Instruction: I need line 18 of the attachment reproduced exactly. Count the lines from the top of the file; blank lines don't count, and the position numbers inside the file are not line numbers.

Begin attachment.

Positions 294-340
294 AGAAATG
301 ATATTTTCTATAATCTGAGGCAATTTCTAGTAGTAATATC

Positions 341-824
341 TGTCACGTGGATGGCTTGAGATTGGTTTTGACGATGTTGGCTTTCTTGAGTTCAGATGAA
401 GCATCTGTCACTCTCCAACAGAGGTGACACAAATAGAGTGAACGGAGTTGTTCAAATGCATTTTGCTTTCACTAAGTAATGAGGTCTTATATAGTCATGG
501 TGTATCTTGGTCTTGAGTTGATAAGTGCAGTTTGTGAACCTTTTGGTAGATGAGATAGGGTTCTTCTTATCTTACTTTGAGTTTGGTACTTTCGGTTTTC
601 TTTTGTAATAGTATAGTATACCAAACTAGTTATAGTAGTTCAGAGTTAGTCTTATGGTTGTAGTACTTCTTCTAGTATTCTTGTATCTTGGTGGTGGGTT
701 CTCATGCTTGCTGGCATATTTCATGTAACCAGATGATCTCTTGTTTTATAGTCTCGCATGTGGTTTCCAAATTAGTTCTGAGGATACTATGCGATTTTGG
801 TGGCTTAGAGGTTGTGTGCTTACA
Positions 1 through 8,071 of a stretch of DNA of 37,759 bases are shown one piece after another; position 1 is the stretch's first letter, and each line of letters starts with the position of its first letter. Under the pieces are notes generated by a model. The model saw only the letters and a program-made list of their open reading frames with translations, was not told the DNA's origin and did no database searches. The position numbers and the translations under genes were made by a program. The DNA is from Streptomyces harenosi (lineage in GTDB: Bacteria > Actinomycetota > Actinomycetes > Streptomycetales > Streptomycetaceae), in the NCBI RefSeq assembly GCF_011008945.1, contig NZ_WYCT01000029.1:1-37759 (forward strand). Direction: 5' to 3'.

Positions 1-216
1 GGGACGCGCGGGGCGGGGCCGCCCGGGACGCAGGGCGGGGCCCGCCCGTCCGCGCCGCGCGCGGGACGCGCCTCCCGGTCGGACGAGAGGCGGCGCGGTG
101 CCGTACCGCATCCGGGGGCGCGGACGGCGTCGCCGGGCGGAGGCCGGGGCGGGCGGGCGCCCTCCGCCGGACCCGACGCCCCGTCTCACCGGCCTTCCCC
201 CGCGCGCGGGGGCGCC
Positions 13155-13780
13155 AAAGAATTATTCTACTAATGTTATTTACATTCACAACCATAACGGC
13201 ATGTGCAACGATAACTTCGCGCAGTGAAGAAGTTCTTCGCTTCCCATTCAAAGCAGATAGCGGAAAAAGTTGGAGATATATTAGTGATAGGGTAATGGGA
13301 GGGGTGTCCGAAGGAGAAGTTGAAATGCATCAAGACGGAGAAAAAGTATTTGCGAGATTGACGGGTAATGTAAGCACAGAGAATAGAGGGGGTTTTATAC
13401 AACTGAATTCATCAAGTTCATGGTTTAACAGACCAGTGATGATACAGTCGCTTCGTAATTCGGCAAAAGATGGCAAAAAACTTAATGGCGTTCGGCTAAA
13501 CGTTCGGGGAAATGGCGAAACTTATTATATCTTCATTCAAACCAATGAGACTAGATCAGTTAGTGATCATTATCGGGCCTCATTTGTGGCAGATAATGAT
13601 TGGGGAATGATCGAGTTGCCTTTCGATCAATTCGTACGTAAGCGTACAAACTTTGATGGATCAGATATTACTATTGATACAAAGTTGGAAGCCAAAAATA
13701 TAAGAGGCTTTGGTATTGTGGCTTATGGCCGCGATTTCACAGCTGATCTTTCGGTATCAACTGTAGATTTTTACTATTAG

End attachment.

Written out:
13201 ATGTGCAACGATAACTTCGCGCAGTGAAGAAGTTCTTCGCTTCCCATTCAAAGCAGATAGCGGAAAAAGTTGGAGATATATTAGTGATAGGGTAATGGGA